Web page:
Ferrari enjoyed three smooth days of testing in Bahrain, but unlike last season — when it emerged as the clear favourite ahead of the first race — it appears to be playing catch-up to Red Bull this year. Direct comparisons between Ferrari and Red Bull — such as long runs or performance runs on the same tyre compound at a similar time of day — were hard to come by over the three days, but that didn’t stop a theme running through the data in Red Bull’s favour.
In terms of raw fastest laps, Charles Leclerc’s best effort was 0.7s off Perez’s benchmark, with both drivers using the same C4 tyre compound. But that comparison comes with one very obvious problem in that Ferrari was chasing lap times during the heat of the midday sun while Perez set his time once the sun had set and the track had cooled to a more favourable temperature for the tyres. Each team has a different approach to testing, and Ferrari opted to use the best of the track conditions on the final day to work through the opening stints of a race simulation with Carlos Sainz rather than trade fastest lap times with its rivals.
As mentioned above, from the few glimpses of long run data that cross over between the two teams, the gap between Red Bull and Ferrari looks closer to 0.3s, but again the different approaches to testing mean that figure is hard to trust.
One concern surrounding Ferrari’s heavy fuel running was tyre degradation, which was also a weakness of the car in the second half of last season. During this week’s test, the pace of the car tended to drop off over each lap of a longer stint, whereas some rivals, particularly those running heavy fuel in the evening sessions, appeared to be more consistent.
Speaking to the media on the final day of the test, new team principal Fred Vasseur played down the concerns. He said his engineers had been working through a wide range of setup options, which might have resulted in alarming numbers on the timing screens but was in fact a result of the team pushing the limits to better understand the car.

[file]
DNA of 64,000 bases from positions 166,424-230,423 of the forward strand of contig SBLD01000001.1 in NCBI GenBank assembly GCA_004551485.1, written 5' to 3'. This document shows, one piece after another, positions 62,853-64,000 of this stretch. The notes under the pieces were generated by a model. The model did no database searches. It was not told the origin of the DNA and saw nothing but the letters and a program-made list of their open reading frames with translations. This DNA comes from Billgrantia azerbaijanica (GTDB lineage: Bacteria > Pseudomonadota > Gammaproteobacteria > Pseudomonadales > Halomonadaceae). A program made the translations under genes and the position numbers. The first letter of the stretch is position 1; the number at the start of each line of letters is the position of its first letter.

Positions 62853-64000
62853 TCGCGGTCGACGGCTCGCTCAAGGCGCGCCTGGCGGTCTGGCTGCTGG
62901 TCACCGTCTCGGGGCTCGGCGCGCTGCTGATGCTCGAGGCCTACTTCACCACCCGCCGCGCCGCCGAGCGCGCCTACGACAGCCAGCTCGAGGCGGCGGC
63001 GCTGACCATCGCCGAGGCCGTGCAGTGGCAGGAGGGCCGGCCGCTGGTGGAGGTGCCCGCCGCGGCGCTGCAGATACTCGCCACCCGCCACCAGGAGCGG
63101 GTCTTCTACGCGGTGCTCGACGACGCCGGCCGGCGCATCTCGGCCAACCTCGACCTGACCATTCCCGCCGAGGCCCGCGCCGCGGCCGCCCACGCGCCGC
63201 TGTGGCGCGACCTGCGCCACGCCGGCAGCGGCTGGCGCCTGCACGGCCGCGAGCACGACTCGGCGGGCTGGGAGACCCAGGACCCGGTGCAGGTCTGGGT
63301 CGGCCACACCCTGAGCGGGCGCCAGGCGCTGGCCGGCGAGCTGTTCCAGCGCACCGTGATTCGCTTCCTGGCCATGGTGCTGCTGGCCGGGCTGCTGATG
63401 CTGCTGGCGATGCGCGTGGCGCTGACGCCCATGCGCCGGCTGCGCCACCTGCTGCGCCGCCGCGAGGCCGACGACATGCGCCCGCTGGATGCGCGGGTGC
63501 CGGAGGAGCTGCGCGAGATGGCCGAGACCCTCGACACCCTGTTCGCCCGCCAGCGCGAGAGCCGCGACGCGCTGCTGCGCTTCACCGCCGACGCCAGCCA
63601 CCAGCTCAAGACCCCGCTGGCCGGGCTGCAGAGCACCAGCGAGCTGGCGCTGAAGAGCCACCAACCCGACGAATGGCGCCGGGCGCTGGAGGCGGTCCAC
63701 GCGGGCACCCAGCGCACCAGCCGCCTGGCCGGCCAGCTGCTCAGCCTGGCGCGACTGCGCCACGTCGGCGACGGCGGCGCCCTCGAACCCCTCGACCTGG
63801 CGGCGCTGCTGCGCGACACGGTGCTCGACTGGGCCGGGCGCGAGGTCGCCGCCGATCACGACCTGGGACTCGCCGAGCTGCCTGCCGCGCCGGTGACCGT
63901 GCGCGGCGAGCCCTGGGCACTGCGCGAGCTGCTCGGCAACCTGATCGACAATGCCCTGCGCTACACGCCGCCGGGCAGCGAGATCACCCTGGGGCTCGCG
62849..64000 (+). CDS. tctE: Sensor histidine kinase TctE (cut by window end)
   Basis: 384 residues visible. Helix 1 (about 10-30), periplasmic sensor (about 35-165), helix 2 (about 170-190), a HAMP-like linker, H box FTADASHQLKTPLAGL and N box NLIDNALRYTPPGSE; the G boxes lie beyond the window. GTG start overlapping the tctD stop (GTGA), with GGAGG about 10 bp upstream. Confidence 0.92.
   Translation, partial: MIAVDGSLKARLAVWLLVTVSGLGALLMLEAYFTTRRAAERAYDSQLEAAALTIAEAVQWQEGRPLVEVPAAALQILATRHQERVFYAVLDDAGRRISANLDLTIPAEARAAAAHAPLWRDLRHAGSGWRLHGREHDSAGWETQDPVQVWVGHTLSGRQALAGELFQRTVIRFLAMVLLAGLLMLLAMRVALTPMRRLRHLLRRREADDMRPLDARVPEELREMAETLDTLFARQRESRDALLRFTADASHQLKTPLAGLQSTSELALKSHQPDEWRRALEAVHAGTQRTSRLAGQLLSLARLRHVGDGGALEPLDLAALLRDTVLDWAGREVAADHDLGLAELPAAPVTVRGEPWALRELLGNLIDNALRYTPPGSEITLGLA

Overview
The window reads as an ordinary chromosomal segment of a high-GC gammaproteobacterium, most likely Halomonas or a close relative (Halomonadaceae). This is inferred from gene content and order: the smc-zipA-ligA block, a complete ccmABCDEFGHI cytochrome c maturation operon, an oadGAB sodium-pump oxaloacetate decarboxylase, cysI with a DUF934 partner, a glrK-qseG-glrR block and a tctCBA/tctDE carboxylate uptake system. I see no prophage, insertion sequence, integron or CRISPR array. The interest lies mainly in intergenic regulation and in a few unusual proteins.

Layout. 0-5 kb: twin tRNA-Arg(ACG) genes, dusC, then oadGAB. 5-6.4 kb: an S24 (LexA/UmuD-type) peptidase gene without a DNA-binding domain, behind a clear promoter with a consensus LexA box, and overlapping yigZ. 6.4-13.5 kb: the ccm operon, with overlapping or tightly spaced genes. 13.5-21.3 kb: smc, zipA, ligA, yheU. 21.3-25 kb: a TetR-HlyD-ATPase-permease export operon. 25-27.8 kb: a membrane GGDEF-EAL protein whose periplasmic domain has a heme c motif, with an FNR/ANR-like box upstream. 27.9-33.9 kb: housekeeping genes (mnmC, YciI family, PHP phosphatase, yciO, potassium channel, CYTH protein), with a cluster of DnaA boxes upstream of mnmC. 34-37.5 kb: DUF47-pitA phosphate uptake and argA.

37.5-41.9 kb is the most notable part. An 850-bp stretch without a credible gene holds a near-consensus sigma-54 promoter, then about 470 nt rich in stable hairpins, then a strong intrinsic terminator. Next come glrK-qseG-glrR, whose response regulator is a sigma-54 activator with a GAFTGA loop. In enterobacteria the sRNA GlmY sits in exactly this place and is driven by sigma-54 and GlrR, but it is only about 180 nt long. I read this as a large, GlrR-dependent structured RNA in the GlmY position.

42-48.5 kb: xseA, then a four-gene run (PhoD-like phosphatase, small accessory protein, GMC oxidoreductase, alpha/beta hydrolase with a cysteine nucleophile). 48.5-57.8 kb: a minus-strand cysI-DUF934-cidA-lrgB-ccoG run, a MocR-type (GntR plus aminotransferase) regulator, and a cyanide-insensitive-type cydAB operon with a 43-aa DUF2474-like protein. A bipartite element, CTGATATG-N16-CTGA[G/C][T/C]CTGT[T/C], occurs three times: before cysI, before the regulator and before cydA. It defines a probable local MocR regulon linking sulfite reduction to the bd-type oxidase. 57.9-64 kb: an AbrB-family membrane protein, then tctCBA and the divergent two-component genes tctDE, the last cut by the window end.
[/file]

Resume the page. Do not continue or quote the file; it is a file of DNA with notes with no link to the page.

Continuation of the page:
It’s also important to remember that the Bahrain International Circuit is one of the most punishing tracks on the calendar for an F1 car’s rear tyres, and any gap to Red Bull in Bahrain might be a symptom of track characteristics at one of 23 circuits on the upcoming schedule.
More generally, Vasseur appeared satisfied with his team’s approach to testing and went to great lengths to discourage comparisons between teams because of the different run plans.
What they said
Ferrari boss Vasseur: “Whenever we managed to put everything together, the performance seemed to be there, but we are clearly still in the process of getting to know the car, so it’s too early to say anything. The mood in the team is perfect, and we are in a good shape to start this long season.”
Last year: 3rd
Fastest preseason lap: 1:30.664 – Lewis Hamilton (C5)